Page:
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« The end of "24" -- a bonus Chloe scene | Main | More news headlines on entrapment »

December 15, 2010


Matthew Lewis

Just once, I wish a conservative/libertarian gleefully touting this ruling would mention that the individual mandate has already been upheld twice by federal judges. And that the rulings have broken along predictable partisan lines. Mayhaps this ruling (as well as the others) has more to do with a partisan judiciary than with constitutional merits?

And anyway, can everyone claiming that a strict reading of the commerce clause rules out an individual mandate please explain to me why the commerce clause has been a blank check for so long? I'm fairly certain a reading that outlaws the mandate would also invalidate some obscene amount of legislation over the last century. Slippery slopes work both ways (I'm looking at you, McArdle).

Matt Hoffman

This is how the Dems are going to fight a resurgent GOP war machine? We are doomed. But if anything, Johnny Mac--great perm!

Tung Yin

Matthew, I could've mentioned that it's been upheld by two judges (both Democratic appointees), but I don't think it has relevance to the question of whether it was inconceivable (yes, Princess Bride reference) that a judge would strike down the mandate. I'm not saying that Judge Hudson was right, just that a McEnroe-like reaction to the ruling would be . . . strange(?).

On why the Commerce Clause has been a blank check for so long, see U.S. v. Lopez (1995) and U.S. v. Morrison (2000), where the Court struck down the Gun-Free School Zones Act and parts of the Violence Against Women Act as beyond the Commerce Clause. I do not think that viewing the individual mandate as beyond the Commerce Clause would invalidate a lot of legislation. It could, depending on how one reads it, but it need not.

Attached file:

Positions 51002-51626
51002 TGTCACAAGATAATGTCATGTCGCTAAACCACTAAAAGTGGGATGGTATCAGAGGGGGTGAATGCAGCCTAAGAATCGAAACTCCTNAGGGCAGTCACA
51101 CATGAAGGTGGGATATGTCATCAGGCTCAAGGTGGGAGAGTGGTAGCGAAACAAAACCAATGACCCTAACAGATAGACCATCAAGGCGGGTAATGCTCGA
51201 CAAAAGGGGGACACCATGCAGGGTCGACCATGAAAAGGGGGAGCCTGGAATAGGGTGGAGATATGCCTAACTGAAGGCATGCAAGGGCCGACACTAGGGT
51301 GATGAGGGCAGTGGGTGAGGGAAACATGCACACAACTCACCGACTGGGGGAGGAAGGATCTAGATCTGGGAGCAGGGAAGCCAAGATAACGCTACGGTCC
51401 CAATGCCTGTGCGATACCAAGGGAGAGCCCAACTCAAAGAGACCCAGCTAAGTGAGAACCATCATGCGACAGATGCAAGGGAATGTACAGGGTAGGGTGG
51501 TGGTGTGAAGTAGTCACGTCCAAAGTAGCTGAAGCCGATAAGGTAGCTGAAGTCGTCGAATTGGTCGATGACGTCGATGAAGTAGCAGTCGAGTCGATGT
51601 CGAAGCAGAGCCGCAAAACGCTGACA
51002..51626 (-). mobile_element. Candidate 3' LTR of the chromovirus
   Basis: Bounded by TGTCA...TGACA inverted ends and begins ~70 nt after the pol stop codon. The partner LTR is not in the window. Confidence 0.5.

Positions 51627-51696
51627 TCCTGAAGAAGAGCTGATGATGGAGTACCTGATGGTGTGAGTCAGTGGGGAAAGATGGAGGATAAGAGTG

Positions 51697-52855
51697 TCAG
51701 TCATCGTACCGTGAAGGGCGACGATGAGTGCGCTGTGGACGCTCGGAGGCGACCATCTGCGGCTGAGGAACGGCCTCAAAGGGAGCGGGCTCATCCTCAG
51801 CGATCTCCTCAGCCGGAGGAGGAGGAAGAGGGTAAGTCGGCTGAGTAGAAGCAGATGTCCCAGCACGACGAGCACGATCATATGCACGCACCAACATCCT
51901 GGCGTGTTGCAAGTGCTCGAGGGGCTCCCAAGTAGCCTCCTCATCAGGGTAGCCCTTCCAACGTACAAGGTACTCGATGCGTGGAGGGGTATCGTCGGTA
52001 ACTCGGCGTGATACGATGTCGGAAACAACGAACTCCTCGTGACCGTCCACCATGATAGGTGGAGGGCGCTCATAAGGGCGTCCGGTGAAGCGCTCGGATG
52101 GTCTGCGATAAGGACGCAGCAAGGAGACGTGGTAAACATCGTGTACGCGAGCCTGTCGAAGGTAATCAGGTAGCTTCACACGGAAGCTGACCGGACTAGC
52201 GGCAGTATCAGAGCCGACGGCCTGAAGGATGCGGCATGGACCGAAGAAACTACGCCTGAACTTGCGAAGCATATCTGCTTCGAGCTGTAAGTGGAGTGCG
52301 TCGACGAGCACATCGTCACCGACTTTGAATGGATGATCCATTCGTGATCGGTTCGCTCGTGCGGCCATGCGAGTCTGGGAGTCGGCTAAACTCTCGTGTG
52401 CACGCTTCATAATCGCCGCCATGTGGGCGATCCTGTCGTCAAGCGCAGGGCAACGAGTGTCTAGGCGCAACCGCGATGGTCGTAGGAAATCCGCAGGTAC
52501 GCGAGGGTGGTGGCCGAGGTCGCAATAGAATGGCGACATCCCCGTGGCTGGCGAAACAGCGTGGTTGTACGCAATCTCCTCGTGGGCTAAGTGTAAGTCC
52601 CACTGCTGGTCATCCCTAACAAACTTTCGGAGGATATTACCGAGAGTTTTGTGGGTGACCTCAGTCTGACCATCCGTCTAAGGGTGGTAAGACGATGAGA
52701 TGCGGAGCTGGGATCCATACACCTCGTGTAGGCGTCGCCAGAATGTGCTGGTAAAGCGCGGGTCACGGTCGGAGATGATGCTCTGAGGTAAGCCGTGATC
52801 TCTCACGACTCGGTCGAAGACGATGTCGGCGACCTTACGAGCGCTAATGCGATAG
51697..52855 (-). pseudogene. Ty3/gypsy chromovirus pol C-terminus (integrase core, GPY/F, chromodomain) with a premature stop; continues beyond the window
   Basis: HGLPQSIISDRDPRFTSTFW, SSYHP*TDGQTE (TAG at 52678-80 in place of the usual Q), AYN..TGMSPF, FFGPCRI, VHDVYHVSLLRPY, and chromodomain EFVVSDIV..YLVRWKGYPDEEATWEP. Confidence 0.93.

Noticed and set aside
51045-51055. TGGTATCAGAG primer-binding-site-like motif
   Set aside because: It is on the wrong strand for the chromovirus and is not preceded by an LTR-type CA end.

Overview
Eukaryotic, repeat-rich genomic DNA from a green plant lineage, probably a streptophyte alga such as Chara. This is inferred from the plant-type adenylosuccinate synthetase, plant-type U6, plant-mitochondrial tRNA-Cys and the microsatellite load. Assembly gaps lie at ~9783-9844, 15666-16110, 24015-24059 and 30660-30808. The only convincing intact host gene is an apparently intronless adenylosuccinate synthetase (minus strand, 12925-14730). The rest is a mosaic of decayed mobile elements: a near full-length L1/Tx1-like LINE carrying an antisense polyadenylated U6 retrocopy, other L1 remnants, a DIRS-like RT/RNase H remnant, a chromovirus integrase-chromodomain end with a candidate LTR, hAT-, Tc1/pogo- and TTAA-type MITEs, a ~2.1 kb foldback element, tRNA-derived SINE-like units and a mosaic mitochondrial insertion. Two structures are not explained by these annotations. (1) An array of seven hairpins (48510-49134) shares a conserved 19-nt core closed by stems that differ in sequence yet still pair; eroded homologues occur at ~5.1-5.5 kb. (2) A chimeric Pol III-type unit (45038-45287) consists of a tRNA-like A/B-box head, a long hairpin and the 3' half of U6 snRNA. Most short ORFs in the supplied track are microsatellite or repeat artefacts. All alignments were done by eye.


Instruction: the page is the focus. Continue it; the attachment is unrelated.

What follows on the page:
Tyrone Slothrop

The argument against the individual mandate could not be simpler. If not buying health insurance is economic activity that can be regulated by Congress, then anything can be regulated by Congress. Buying, not buying-- that about covers it. Cuccinelli's analogy is apt. What if a Republican Congress backed by a (soon to be) Republican president, voted to require every citizen to buy a gun? Not buying a gun would be an economic activity that would fall under Congress's purview, by the left's specious argument. Arguments for gun ownership adding to the public good are easy to make.


"And anyway, can everyone claiming that a strict reading of the commerce clause rules out an individual mandate please explain to me why the commerce clause has been a blank check for so long?"

Because it suited the Progressive court of earlier this century, and precedent is sticky.

But that applies only to cases where there is at least something like "commerce" or even, under Raich an activity (growing marijuana in one state for consumption in it) that at least replaces an economic activity (purchasing marijuana for consumption) that has a plausible interstate connection, since the market for marijuana is not bounded by any one state.

But as Tung Yin aptly pointed out, the Courts have rejected the use of the Commerce Clause to justify things that patently have no real connection to commerce.

Can you explain to me exactly how "To regulate commerce [...] among the several States" applies to "make everyone purchase something"; the forbidding of non-participation in economic activity?

That is, since you brought up "constitutional merits" - which, as a reminder, are only vaguely related to Supreme Court precedent - especially since you already advocated the idea that court decisions are inherently partisan.

Matthew Lewis

I fail to see how outlawing the growing of marijuana in my backyard is less of an affront to my freedom under the commerce clause than the individual mandate. I would argue that the mandate is far more relevant to interstate commerce than the current prohibition on the growth and consumption of cannabis (among many other laws). As a result, I see the "you can't be serious that this is constitutional" conservative crowd as rather silly. The same people want to limit my ability to grow and ingest a weed and my gay friend from getting married, but being fined if they don't buy insurance is beyond the pale? I don't buy it.

More when its not 2am and I'm not a bit drunk.

Tung Yin

Note that Justices O'Connor and Thomas voted to limit the Commerce Clause in Lopez, Morrison, and Raich, and there are numerous other people who are skeptical of the health care mandate who also favored allowing the States to trump the federal government's controlled substances law.

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